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Breeding Syrian Hamsters

Breeding and raising Syrian hamsters doesnít take much skill, but some very important steps must be followed in order to insure the safety of the adult hamsters and the babies to come.

First you will have to get a male and female hamster. Click here for information on how to sex hamsters. Be sure to pick out a male and female from different litters to prevent inbreeding. It is best to get them when they are young, they should also be friendly and must be healthy.

You will want to have supplies ready when you get home with your new pets. Please see my care section of this page for more information on what you will need for the hamsters.

Syrian hamsters are solitary animals and will require two separate cages. In the wild, they live in separate burrows and do not live with other hamsters. If you house a male and female hamster together, and allow her to give birth to her babies while the male is still in the cage, there is a good chance that one or both of them will destroy the babies. Also, the hamsters will fight horribly and possibly injure or kill one another if kept in the same cage.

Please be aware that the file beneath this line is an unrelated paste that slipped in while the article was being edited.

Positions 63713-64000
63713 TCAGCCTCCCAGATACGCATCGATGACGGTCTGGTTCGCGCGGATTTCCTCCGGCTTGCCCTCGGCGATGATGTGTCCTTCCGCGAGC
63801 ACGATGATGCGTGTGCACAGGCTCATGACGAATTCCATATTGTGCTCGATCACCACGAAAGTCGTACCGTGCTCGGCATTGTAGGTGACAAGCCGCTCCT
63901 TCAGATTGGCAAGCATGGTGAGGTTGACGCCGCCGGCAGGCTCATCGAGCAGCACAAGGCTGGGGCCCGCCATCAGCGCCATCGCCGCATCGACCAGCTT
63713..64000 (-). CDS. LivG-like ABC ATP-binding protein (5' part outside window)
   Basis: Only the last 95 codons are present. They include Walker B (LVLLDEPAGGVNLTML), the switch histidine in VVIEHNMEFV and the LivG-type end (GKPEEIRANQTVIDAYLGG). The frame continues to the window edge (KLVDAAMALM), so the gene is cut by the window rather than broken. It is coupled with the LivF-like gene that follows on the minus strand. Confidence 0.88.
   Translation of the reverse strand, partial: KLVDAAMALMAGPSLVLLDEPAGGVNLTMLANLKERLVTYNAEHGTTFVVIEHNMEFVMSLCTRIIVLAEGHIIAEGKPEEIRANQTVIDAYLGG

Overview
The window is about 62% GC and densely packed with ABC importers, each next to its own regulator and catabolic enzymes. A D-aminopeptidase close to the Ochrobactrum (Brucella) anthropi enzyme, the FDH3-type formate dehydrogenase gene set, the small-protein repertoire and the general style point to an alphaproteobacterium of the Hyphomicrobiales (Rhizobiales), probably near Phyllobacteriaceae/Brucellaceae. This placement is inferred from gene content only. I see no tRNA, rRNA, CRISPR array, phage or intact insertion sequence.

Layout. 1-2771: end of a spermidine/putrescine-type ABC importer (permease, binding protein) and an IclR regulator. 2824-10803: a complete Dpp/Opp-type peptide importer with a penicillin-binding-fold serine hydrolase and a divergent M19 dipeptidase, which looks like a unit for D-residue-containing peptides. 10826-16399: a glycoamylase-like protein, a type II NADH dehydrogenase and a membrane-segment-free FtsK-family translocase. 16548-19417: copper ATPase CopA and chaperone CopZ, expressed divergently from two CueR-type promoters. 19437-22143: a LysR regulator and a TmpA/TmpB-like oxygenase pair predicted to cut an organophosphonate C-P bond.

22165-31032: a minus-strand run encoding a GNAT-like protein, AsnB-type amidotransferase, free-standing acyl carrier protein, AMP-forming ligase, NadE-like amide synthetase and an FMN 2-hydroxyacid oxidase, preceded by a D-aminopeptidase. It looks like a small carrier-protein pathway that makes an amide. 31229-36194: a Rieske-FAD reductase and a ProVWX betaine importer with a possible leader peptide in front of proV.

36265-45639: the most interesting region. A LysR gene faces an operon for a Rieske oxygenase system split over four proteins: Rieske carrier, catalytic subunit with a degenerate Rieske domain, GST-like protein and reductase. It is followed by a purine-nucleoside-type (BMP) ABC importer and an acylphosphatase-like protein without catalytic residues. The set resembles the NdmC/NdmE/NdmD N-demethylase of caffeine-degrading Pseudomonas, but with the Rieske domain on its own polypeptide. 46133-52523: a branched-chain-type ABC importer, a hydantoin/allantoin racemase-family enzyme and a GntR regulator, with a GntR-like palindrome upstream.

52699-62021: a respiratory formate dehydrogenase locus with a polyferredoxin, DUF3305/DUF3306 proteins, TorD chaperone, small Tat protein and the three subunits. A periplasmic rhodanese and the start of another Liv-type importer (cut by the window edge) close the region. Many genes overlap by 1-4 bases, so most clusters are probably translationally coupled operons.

Hamsters can mate when they are as young as 38 days, but it is not suggested to start the breeding process this young. They can be safely bred when they are about 2-3 months old. The female comes into heat every 4 or 5 days. If you are breeding Syrian hamsters you will introduce the female to the male each day until mating occurs. Be sure to put the female in the maleís cage. Do not put the male in the femaleís cage because she is very territorial and will only try to fight him off. It is best to introduce them in the evening, since this is when they are most active. If the female is in heat, they will smell each other and begin mating right away. If not, they will ignore each other, or possibly start to fight. If she is not in heat and they do not mate, try again the next night and every night until the mating takes place. This should happen within 5 or 6 days. If the female is not ready, she will act scared, flip over on her back, and maybe squeal. If this happens, wait a week or two and then try again.